Further, I agree with defendant that a telephone deposition is not ideal in this action. In ruling on a motion pursuant to Rule 30(b)(7), courts must employ discretion and caution to ensure that no one is prejudiced by utilizing this relatively untested method of conducting discovery. Mercado v. Transoceanic Cable Ship Co., Civ. A. No. 88-53351989, U.S. Dist. LEXIS 8484, at *2-3 (E.D. Pa. July 25, 1989). Mr. Trotz is quite possibly an important witness whose testimony will be used at trial. Additionally, given the inordinate difficulties the plaintiff and defendant have encountered throughout the discovery process, including last-minute filings and a number of disputes, the restrictive nature of a telephone deposition would only contribute further to counsel disagreements. The accurate characterization that plaintiff has found issue with attorney-client privilege, and the fact that Ms. Trotz's testimony would likely illicit protected information, gives much credence to the defendant's argument. Given the plaintiff's argument that the testimony is critical to his case, it should be noted that many courts have found that "[t]elephone depositions are not recommended for obtaining controversial testimony" because counsel "cannot observe the impact of [the] question or the witness' nonverbal responses." United States v. Rock Springs Vista Dev. , 185 F.R.D. 603, 604 (D. Nev. 1999).[1]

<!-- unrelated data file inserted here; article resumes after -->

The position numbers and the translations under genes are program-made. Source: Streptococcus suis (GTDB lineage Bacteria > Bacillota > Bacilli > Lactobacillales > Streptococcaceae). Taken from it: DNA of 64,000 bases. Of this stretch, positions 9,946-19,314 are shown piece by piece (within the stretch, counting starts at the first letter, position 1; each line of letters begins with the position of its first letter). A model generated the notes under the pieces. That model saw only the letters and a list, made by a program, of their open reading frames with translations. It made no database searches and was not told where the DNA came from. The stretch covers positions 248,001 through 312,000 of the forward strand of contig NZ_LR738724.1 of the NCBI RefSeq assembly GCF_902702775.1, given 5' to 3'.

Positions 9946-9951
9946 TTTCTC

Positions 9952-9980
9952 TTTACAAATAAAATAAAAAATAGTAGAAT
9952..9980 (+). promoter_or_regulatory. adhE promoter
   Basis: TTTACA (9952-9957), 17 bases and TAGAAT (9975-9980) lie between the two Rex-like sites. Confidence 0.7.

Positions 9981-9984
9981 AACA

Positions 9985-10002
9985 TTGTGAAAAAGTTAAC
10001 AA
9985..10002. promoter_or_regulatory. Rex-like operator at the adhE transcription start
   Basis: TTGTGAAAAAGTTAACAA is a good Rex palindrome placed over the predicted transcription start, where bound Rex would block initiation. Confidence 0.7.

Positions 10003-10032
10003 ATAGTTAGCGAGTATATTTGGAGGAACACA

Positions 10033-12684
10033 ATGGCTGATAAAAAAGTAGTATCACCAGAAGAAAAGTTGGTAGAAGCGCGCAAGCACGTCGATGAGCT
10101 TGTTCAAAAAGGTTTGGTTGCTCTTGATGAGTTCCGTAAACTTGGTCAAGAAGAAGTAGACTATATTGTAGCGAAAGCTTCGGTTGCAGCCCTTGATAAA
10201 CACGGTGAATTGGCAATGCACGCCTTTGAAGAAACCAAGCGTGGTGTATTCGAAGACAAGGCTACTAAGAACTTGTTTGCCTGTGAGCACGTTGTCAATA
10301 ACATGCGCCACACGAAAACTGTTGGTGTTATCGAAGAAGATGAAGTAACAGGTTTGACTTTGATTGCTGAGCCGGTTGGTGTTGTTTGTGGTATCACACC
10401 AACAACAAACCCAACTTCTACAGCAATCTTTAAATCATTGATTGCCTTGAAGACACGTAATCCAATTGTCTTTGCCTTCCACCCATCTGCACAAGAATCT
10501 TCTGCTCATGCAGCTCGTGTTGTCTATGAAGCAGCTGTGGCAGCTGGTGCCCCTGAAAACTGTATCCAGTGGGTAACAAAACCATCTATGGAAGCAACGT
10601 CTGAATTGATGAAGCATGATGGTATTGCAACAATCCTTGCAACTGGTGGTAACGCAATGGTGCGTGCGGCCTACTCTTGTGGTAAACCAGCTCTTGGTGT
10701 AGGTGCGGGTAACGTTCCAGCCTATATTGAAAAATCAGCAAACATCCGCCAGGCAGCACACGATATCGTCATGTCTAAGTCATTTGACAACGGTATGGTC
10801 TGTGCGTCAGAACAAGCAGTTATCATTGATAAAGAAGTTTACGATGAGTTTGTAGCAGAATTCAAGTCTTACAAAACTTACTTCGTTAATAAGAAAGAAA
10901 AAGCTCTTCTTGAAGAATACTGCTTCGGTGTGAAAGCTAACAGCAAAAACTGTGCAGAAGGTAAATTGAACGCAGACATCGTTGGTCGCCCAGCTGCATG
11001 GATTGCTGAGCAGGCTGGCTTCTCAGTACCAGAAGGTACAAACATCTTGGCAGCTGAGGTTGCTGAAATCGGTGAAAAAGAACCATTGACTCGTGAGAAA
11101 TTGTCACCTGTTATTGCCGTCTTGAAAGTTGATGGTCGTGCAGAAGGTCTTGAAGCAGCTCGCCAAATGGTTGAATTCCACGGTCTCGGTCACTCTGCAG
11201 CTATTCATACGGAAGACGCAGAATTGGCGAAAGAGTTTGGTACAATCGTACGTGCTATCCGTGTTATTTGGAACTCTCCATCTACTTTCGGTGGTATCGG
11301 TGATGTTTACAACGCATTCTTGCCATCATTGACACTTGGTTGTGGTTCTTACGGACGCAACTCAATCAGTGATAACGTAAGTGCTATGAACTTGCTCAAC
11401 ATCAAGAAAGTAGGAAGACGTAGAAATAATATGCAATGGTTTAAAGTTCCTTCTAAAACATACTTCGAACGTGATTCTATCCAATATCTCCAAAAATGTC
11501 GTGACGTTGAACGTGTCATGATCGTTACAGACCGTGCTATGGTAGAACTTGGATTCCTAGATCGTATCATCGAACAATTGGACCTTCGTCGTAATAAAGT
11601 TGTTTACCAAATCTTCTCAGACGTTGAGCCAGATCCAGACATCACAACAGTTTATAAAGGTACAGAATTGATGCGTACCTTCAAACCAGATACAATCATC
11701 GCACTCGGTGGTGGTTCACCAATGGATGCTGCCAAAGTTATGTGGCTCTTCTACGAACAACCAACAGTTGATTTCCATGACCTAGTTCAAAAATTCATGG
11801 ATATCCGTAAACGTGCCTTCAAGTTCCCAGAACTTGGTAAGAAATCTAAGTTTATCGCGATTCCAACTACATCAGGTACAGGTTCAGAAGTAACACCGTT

Nevertheless, deposition by telephone is authorized under the federal rules, see Fed.R.Civ.P. 30(b)(7) ("the parties may stipulate in writing or the court may upon motion order that a deposition be taken by telephone"), and such procedure is generally favored in the Eastern District of Pennsylvania, even where the testimony of an important trial witness is involved. See, e.g., Loughin v. Occidental Chem. Corp. , 234 F.R.D. 75, 77 (E.D. Pa. 2005) ("Parties should explore every opportunity to use telephone depositions when it would not compromise the participant's position in the case if for no other reason than the tremendous savings in cost."); Baker v. Institute for Scientific Information , 134 F.R.D. 117 (E.D. Pa. 1991); Bywaters v. Bywaters , 123 F.R.D. 175 (E.D. Pa. 1988); Davis v. Davis, No. 86-2311, 1986 WL 13301 (E.D. Pa. Nov. 21, 1986). See also Moore's Federal Practice ยง 30.24 (3d ed. 1999) ("Leave to take a telephonic deposition should be liberally granted. The burden is on the party opposing the deposition to establish why it should not be conducted by telephone.").